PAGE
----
My father did not have any legal training, so he was constantly reading the books that contained the legal codes for the town, state, and country. When a case was brought before him, there was one thing that everyone involved soon understood. Dad always “went by The Book”! I cannot remember how many times he would warn me that if I ever came before him as Justice, he would go by the book. It was The Book that guided my dad’s decisions as Justice of the Peace.
He would never go beyond his scope of authority as outlined by the law. However, he would do whatever the law allowed to see a life corrected and not merely punished. There was one case that stands out in my mind. A man had gotten angry and smashed his car with a sledgehammer one night. After breaking out the car’s headlights, windows, etc., he drove it around in the dark and was arrested.
He and his wife had to appear before Dad. It turned out that the man already had a suspended license. Dad’s sentence for the crime was unique but absolutely necessary. He revoked the man’s license for a year and then sentenced him to six months in church! Yes, you read it right. Dad knew the man had a spiritual problem, so he required him to attend a church (didn’t matter which one) every Sunday for six months. He had to submit an affidavit signed by the pastor of the church that this person had attended his church each Sunday. As you can see, Dad went by The Book!
I wanted to start this book out by telling you about my father because of how Dad lived his life by The Book! Education plays a huge role in the lives of our children and youth. The education a child receives will not only affect his/her own life, but it will also affect the culture of society. If the home, church, and school are going to raise a generation of young people who can impact their world for the Lord, everyone must educate their children by The Book!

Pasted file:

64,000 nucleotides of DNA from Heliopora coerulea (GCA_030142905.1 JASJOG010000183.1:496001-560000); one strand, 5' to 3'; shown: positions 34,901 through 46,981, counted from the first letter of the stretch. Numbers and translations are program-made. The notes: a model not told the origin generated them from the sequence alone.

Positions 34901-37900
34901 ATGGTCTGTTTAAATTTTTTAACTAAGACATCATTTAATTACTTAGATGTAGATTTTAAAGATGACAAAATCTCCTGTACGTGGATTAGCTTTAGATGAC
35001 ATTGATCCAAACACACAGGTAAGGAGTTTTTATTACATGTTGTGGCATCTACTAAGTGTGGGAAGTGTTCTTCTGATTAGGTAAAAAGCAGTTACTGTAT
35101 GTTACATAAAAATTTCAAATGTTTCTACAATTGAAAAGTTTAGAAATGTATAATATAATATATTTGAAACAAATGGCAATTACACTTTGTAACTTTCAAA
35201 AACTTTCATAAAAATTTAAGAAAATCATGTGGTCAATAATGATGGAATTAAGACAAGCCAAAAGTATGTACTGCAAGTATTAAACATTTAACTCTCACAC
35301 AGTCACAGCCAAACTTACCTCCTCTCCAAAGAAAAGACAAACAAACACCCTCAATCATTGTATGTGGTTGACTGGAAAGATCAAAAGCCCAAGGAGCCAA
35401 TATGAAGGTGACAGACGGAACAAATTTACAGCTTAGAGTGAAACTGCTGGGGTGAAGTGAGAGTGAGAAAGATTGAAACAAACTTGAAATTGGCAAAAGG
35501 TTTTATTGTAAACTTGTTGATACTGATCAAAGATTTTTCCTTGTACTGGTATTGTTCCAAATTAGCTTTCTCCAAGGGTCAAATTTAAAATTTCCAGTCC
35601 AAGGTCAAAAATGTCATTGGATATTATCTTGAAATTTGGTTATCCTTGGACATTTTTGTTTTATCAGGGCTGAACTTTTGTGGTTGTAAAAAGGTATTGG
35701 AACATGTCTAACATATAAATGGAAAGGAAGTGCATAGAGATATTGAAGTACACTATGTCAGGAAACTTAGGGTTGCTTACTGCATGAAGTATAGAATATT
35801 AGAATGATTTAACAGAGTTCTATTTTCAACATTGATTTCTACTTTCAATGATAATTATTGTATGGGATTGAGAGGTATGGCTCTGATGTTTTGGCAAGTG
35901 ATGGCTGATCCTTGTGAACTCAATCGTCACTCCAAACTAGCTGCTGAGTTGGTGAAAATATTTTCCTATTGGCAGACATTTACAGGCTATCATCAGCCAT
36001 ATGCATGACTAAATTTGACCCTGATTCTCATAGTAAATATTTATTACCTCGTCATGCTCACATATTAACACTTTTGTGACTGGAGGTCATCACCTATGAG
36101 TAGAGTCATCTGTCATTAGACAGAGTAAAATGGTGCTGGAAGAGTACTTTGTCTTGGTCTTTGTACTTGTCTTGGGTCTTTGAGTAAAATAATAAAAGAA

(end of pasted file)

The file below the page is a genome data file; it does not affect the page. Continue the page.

Dad went by the books that contained the laws of the land when he served as justice of the peace. However, I am not talking about merely going by the books that contain the laws of one’s country or community. Christian parents, church leaders, and educators must go by The Book. This book is the Bible, God’s Word. God’s Word is the only source where people can find and receive direction on how God wants them to educate a child. I have long been convinced that the only way we are going to reverse the terrible condition we find ourselves in today is for Christians to go by The Book!
However, Christians can never go by The Book if they don’t know The Book. One will not know The Book if they seldom spend time in The Book. Martyn Lloyd-Jones challenged the church of his day to choose what its members were going to do with respect to the Bible’s authority in their lives. The questions he posed to Christians in the early to mid-20th century need to be heeded by today’s parents, church leaders, and educators.
We all, therefore, have to face this ultimate and final question: Do we accept the Bible as the Word of God, as the sole authority in all matters of faith and practice, or do we not? Is the whole of my thinking governed by Scripture, or do I come with my reason and pick and choose out of Scripture and sit in judgment upon it, putting myself and modern knowledge forward as the ultimate standard and authority? The issue is crystal clear. Do I accept Scripture as a revelation from God, or do I trust human understanding and human reasons? Or, putting it still more simply, do I pin my faith to, and subject all my thinking to, what I read in the Bible? Or do I defer to modern knowledge, to modern learning, to what people think today, to what we know at this present time that was not known in the past? It is inevitable that we occupy one or the other of those two positions.
Thanks Dad for teaching me the importance of going by The Book!